The number of teams taking part in what is now a two-year tradition of starting the regular season in Europe will grow next fall to six teams presumably in three cities and maybe as many as eight teams, Kelly said before the Tampa Bay Lightning faced off against Berlin in an exhibition game Sunday.
from David Shoalts of the Globe and Mail,
Any attempt by the NHL to pull out of the Olympics after the 2010 Vancouver Winter Games will face a stiff fight from the NHL Players’ Association.
Paul Kelly, executive director of the NHLPA, said Thursday that “NHL management does not have the right to make unilateral statements that we will not participate in the Olympics again. Players have strong views about the issue.”
from David Shoalts of the Globe and Mail,
The latest pension court battle between the NHL and its players may look minor compared with the previous one, when the owners were caught with their hands in the till, but it will be a watershed moment for union boss Paul Kelly.
It is not important that he wins the fight, only that he is willing to wage it. By doing so, he should satisfy a small but influential group of his members who remain suspicious of anything that smacks of a cozy relationship with the NHL.
My view is that it is difficult for some of those teams, particularly in the American sunbelt, where they don’t have the establishment of hockey at a youth level. I grew up in Boston and there were youth hockey leagues everywhere. Every town had two or three rinks in it, and the game was and is part of our upbringing there.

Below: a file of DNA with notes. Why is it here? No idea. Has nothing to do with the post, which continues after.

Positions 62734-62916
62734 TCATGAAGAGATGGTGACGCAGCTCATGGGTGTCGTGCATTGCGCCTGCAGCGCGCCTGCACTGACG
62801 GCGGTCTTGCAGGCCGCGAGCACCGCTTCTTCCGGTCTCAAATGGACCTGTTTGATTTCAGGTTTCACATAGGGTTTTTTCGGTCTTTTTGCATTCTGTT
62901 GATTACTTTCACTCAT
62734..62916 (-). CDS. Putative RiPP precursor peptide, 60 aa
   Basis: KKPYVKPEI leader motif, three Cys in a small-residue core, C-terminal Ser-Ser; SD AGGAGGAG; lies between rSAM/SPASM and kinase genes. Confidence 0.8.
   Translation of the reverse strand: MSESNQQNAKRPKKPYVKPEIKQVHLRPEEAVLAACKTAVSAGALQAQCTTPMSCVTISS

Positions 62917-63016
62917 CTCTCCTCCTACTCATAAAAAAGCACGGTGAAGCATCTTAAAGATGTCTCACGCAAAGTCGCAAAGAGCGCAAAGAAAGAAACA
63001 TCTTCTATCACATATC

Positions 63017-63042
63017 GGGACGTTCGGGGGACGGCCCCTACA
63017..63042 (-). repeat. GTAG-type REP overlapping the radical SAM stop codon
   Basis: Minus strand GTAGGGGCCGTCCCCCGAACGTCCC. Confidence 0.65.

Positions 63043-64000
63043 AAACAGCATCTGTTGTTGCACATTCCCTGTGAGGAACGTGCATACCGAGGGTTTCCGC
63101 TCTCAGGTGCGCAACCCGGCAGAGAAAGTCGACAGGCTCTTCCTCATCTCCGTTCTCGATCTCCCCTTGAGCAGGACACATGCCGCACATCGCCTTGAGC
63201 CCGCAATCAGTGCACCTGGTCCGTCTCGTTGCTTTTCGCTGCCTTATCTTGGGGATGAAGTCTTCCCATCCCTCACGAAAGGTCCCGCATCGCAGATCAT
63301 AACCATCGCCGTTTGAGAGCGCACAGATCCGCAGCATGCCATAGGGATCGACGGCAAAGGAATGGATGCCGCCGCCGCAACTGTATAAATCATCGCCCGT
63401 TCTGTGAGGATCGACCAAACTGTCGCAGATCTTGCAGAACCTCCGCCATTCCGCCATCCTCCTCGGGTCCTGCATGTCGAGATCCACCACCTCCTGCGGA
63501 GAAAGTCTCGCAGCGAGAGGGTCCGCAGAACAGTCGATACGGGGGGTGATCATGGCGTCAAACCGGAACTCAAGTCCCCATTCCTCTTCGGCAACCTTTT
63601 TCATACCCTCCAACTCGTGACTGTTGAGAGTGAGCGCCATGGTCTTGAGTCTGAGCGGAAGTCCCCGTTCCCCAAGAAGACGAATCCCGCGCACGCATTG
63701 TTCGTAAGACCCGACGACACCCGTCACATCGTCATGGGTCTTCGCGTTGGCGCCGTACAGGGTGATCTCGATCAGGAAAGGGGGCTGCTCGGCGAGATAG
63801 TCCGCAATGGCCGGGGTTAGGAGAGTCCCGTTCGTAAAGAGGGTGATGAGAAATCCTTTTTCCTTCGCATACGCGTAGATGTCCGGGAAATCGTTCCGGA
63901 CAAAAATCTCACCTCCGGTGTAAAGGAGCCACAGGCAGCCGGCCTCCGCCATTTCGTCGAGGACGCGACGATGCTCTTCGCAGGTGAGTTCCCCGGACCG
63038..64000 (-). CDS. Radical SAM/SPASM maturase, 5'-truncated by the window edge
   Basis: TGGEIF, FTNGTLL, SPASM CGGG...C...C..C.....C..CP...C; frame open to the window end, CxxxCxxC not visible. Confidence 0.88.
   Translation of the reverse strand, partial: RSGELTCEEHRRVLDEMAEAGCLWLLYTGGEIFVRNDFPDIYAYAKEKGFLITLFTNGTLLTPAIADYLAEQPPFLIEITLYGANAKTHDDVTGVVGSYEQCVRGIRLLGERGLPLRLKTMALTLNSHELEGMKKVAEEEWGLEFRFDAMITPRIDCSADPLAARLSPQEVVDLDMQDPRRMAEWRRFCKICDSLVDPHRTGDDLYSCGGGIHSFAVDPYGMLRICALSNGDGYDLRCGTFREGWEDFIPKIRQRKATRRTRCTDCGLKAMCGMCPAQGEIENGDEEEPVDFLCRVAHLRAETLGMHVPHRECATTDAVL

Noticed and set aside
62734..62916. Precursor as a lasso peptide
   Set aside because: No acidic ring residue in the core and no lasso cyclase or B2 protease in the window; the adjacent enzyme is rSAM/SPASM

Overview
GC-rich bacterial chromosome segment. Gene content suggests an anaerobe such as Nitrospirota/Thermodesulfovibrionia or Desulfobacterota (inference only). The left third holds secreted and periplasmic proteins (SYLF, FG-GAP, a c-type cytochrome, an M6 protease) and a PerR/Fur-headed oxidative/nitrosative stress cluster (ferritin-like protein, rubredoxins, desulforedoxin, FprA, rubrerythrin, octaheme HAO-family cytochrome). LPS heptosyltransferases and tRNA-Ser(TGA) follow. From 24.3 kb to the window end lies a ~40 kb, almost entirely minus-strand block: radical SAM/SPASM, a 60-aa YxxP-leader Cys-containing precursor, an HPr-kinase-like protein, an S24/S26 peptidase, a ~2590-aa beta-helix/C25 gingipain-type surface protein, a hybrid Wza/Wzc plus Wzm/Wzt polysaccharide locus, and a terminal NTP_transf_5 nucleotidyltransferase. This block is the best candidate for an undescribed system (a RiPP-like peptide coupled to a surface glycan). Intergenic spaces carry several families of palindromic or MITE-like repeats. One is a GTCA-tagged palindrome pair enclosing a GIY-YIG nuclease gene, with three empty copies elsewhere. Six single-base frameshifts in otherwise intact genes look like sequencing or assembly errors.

But if you’re in Phoenix or you’re in Florida, it’s really tough for those teams to put people in the seats and sell the game. We understand that and maybe the revenue-sharing system is part of the answer. But our view is that if teams in any region suffer (financial) losses three or four years in a row, then stop complaining about it in a (business) system you created and imposed here, and start asking the question whether you’re in the right place.
-Paul Kelly in a continued interview with Adam Proteau of the Hockey News.
from Kevin Paul Dupont of the Boston Globe,
If it decides to terminate the deal, the NHLPA must notify the league of that intention by May 18, 2009. According to Kelly, he plans to wrap up his 30-team tour by late November and then promptly hand over the voting results to the board for review in December. On or about Jan. 1, some 4 1/2 months prior to the deadline, the NHLPA plans to inform the league whether it will opt out.
“We’ll notify the league as soon as possible,” said Kelly. “We don’t want to drag this out.”
Unlike the contentious days leading up to the 2004 lockout, and the many months of vitriol and rancor that followed, union members have voiced little opposition to the salary cap system in place now for three seasons.
read on and some NHL bits too…
About Kukla's Korner Hockey
Paul Kukla founded Kukla’s Korner in 2005 and the site has since become the must-read site on the ‘net for all the latest happenings around the NHL.